Great Basin Landscape Ecology Laboratory RMRS --Shrub Sciences Laboratory
Historic Fire Frequency in Mountain Big Sagebrush Communities of the Eastern Great Basin and Colorado Plateau: A Comparison of Estimates Based on Proxy Fire Scar Records and Predictions Derived from Post-Fire Succession Rates
Home
Objectives

Results in Progress

Photo Gallery
References
A project funded by the Joint Fire Science Program

Knowledge of past fire regimes associated with mountain big sagebrush-dominated landscapes is inadequate for accurate assessment of current departures from historic conditions. Scientifically-based understanding of the role of fire in big sagebrush ecosystems is particularly critical when managing landscape mosaics that include habitat for sagebrush obligate species such as Greater sage-grouse and pygmy rabbit (Crawford et al. 2004, Welch 2005). Inferences of fire frequency based upon proxy fire-scarred trees have been widely utilized for management purposes but are untested, and may have limited application, because of the limited number and restricted distribution of supporting studies. Finally, these studies fail to address the uncertainties associated with fire behavior across the fuels threshold at the forest/shrubland ecotone. Alternative estimates of big sagebrush fire frequency have been based upon the time required for big sagebrush to recover after fire, as measured by percent cover and plant density (Harniss and Murray 1973, Humphrey 1984, Wambolt et al. 1999, 2001). Similarly, maximum fire-free intervals for big sagebrush communities prone to invasion by conifers are estimated based upon the time required for tree invasion and dominance (Miller et al. 1999, Miller and Tausch 2001). Published studies of mountain big sagebrush post-fire recovery are also limited primarily to higher latitudes, and as a rule are not linked to tree invasion studies. This project will provide proxy tree-based estimates of fire frequency for mountain big sagebrush from multiple sites located in the southern half of its distribution. It will generate estimates for shrub recovery and tree invasion rates for the same region. It will provide a test of the appropriateness of using scar-based proxy trees to estimate fire frequency for mountain big sagebrush. Landscape-scale modeling of fire and plant community response will assess the adequacy of tree scar-based estimates of fire frequency for mountain big sagebrush and provide a framework for extrapolating our results to un-sampled landscapes.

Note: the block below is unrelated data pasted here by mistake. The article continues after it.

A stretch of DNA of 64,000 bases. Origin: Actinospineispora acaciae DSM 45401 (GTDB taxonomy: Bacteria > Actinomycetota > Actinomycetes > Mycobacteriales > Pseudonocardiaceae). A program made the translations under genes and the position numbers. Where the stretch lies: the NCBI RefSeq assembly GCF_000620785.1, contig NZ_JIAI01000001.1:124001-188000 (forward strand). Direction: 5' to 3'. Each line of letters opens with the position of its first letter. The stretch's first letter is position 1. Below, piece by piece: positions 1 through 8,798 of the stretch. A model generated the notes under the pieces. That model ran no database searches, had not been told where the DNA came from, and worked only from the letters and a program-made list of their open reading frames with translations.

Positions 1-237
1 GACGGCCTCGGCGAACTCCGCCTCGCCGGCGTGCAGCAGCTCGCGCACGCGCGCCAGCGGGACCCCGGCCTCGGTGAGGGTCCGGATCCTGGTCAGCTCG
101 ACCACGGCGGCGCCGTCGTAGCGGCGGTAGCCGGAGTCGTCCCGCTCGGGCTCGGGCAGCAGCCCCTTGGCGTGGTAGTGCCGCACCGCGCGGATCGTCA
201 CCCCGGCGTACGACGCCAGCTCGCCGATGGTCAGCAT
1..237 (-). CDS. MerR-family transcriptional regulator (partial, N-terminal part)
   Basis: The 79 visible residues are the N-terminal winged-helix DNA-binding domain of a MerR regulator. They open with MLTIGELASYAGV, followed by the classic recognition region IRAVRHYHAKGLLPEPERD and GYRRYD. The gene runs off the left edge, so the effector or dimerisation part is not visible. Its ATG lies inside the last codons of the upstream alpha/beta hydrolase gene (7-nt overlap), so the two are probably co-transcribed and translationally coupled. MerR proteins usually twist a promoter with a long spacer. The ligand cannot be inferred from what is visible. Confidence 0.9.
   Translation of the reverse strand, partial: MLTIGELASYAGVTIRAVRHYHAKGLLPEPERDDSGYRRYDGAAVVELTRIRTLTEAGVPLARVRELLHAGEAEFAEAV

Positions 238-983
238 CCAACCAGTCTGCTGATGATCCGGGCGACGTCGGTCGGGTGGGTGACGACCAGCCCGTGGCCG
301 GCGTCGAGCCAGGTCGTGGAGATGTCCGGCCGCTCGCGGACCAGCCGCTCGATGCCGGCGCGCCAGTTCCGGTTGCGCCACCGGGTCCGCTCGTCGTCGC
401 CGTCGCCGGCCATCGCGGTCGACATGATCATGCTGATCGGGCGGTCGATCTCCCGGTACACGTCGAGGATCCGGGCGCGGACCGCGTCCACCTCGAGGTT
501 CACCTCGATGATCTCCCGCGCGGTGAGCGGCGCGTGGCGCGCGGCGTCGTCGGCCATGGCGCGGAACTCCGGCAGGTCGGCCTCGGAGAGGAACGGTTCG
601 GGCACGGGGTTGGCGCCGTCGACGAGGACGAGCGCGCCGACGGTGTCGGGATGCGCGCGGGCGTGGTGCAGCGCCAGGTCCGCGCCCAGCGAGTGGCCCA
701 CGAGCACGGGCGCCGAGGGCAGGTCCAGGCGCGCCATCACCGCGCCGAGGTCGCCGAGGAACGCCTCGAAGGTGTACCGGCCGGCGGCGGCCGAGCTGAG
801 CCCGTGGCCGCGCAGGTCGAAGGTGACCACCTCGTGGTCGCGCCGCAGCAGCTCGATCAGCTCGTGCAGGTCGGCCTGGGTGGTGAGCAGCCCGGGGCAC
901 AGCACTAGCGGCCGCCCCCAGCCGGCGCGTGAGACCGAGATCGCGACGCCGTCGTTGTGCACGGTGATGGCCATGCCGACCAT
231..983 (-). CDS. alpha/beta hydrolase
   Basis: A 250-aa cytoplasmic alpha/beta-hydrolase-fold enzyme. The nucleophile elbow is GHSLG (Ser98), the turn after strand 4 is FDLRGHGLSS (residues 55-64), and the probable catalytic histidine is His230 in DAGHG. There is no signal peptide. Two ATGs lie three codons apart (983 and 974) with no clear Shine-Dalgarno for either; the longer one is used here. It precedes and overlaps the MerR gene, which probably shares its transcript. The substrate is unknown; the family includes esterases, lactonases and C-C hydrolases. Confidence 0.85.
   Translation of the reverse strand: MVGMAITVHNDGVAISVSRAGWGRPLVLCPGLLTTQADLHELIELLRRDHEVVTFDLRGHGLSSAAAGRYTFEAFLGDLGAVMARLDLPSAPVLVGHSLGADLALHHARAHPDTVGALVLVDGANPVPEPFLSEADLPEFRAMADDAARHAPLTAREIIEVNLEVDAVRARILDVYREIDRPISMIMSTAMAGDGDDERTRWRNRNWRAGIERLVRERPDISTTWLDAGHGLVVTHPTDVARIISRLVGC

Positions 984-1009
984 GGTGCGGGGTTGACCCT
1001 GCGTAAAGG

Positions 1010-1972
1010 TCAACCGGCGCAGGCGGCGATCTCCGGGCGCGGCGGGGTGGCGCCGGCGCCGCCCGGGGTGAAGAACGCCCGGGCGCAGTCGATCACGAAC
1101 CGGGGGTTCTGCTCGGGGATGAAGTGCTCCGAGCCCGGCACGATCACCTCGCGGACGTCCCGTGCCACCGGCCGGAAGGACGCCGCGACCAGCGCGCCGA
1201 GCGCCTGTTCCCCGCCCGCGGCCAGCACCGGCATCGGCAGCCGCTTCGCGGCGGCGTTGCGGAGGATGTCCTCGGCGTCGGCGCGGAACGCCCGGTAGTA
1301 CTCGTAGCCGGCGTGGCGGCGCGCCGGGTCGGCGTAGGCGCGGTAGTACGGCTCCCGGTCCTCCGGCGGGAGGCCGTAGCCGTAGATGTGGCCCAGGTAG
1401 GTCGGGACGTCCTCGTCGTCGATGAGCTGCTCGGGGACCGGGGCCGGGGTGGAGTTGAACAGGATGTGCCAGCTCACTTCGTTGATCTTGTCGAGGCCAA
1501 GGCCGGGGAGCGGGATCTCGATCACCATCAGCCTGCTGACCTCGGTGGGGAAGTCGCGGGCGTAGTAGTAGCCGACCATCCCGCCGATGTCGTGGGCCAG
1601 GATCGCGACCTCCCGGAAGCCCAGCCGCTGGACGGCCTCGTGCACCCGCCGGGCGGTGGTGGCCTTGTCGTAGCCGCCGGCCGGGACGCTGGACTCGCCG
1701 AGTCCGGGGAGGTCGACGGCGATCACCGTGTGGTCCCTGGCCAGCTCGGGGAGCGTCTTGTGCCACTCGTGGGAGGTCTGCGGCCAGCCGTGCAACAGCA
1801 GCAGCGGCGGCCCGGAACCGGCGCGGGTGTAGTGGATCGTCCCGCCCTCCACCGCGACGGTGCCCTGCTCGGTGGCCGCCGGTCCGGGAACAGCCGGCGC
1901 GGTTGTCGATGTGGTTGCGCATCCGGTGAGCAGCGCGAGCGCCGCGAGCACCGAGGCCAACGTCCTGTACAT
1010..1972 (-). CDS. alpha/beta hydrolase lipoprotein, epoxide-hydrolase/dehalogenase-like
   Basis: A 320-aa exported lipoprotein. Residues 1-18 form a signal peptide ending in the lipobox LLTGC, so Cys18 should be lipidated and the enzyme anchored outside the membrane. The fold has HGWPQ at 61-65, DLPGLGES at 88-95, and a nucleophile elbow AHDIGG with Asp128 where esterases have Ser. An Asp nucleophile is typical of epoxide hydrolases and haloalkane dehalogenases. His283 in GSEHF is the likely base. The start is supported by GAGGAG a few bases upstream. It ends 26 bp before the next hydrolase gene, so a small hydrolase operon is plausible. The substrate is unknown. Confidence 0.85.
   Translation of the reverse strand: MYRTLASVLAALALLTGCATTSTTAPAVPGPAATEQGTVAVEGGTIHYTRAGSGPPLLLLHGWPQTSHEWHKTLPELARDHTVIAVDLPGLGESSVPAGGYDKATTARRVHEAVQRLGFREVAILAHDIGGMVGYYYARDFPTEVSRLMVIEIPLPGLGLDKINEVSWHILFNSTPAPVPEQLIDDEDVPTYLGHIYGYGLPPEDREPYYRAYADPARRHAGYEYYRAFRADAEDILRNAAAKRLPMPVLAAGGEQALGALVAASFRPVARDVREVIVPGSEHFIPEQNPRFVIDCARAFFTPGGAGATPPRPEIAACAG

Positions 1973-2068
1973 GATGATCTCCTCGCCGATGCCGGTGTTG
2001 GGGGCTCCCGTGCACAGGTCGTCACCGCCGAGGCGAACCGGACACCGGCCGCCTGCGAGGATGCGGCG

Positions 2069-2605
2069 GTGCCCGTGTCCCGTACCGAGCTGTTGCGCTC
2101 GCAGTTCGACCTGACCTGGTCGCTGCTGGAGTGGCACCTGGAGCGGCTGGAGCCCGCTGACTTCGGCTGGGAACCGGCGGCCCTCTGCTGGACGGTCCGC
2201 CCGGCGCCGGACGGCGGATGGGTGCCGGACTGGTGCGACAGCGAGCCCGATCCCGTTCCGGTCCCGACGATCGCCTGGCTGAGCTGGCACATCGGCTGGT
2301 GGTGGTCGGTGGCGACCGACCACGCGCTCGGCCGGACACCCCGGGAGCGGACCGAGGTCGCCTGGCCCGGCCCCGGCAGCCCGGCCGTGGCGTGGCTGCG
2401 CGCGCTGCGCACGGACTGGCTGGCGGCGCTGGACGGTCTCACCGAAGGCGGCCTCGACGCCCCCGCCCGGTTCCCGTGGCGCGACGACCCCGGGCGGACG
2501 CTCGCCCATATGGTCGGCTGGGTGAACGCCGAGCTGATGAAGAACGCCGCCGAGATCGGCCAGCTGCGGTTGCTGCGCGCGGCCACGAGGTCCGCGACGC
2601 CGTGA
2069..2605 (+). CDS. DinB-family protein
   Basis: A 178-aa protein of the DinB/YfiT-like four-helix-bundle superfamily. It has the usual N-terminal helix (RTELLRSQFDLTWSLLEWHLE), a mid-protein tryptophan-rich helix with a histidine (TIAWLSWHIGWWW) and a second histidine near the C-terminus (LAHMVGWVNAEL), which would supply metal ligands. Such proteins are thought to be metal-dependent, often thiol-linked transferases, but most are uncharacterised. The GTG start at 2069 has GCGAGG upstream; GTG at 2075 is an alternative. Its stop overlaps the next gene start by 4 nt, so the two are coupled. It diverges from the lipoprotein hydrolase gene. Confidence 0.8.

This research is supported in part by funds provided by the Rocky Mountain Research Station, Forest Service, U.S. Department of Agriculture, and by the Joint Fire Science Program (project 06-3-1-17).
   


University of Nevada, Reno

Maintained by: Zach Nelson

Web Counters